In case you're wondering, yes, the Siren does realize these films resemble true Arabic culture about as much as Mamie Van Doren resembles Marie Curie. But she cut her cinephile teeth on Busby Berkley musicals and figures realism is overrated anyway. These are fairy tales. If they teem with appalling Middle Eastern stereotypes (and boy do they), at least the heros are allegedly Arab or Persian too, albeit played by toothy Westerners. Talents like Turhan Bey and Sabu usually had to content themselves with supporting roles. Whereas today, of course, they'd be getting ... supporting roles.

Sabu's career was sadly limited by the typecasting of his time. When the Siren looks at something like The Mummy, however, she has to question whether he would have fared much better today. Perhaps he'd have found a place with independent filmmakers, but there wouldn't be much for him in the standard big-budget offering. The old days gave us patronizing Orientalism, but in the Siren's view, mainstream Hollywood manages to grow worse with age.

13 comments:

girish said...

Maybe this doesn't quite fall into the "Baghdad-and-Boobs" genre, [perhaps Bombay-and-Boobs?]...but I'm a big Fritz Lang-o-phile. His movies, esp. those made in Germnay, are ripe with orientalist exoticism. (Remember "Destiny" with its Baghdadian minarets and caliphs?). After the commercial disaster of "Beyond A Reasonable Doubt" in '56 (with the puffy-faced, permanently-hangovered Dana Andrews), Lang left Hollywood to return to Germany and made a wacky little 2-for-1 called "The Tiger Of Eschnapur"/"The Indian Tomb" that I'm a fan of. B&B all the way.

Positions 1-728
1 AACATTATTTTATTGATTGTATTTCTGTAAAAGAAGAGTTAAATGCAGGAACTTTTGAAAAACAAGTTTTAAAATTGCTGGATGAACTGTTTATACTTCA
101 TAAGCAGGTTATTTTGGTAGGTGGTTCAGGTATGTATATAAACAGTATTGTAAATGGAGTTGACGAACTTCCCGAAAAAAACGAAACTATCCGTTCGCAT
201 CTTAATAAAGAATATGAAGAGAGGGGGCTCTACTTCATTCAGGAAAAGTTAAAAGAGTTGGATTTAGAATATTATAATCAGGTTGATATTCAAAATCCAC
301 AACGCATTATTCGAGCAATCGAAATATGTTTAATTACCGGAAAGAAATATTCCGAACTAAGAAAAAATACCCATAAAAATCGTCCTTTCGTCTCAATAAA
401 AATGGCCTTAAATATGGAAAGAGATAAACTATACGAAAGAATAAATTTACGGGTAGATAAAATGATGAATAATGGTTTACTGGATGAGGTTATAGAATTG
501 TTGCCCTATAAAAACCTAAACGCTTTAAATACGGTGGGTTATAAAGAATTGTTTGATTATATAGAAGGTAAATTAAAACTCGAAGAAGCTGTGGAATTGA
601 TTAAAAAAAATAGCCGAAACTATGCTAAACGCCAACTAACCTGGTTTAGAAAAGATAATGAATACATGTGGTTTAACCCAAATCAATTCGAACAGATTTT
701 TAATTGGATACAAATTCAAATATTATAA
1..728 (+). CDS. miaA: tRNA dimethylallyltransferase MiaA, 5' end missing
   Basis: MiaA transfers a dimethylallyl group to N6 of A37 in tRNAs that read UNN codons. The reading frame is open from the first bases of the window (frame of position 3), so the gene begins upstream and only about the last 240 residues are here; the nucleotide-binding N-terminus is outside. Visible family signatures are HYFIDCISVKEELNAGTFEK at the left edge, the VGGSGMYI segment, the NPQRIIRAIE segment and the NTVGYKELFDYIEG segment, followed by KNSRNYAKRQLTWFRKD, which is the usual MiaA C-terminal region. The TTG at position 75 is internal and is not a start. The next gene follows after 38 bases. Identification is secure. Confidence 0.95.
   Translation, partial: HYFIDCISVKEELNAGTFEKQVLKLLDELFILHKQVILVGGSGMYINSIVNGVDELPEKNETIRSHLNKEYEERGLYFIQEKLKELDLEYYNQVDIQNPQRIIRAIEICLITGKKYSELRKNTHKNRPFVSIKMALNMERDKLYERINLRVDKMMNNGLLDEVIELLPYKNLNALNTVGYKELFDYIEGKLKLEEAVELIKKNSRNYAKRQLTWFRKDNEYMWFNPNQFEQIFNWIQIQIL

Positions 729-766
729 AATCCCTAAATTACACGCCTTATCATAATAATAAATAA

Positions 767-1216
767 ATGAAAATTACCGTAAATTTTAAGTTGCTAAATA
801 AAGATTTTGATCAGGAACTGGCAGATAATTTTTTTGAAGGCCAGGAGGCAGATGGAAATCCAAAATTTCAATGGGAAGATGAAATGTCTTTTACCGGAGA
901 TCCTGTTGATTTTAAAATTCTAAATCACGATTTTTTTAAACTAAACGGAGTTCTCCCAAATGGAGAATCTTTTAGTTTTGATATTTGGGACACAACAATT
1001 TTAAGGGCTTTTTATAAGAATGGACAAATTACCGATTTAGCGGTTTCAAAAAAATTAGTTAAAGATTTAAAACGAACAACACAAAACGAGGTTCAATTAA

Campaspe said...

I was a little hesitant about confessing my enjoyment of these things ... they really are jaw-droppingly non-PC, most of them. I don't know those Lang films--I really only know the ones he made in Hollywood--but they sound like they would definitely qualify. I also think of Von Sternberg and "The Shanghai Gesture," Orientalism from a point much further east. It had Victor Mature as a dissipated Persian who spent most of his time spouting Edward Fitzgerald's translation of the Rubaiyat of Omar Khayyam. George had a nice entry about that film over at A Girl and a Gun.

Flickhead said...

The Tiger Of Eschnapur/The Indian Tomb are some of the best entertainments Lang ever concocted, and come highly recommended. (I believe Netflix carries them.)

Did you know that Sidney Poitier wears pointy-toed djinni slippers in Jack Cardiff's fringe B&B, The Long Ships (1963)?

My personal guilty pleasure: the Steve Reeves Thief of Baghdad (1961)...perhaps for nostaglia. I give it a brief mention at the bottom of this article:

http://home.comcast.net/~chabrol/Anytime-Anyplace.html

Exiled in NJ said...

You ALMOST make me rue the day I taped over a copy of Sinbad. My late wife had that same guilty pleasure feeling about the film [she also had a thing about The Fighting Prince of Donegal...sort of Baghdad moved to Ireland on a Hollywood back lot] and she was a bit miffed when she found Odd Man Out in its place. Morgan used to say such films were like marzipan.

Campaspe said...

Well, Odd Man Out ... can't possibly argue with that. Though it's hard to imagine satisfying a "Sinbad" urge with the Carol Reed movie.

The Fighting Prince of Donegal ... new one on me, but it sounds intriguing.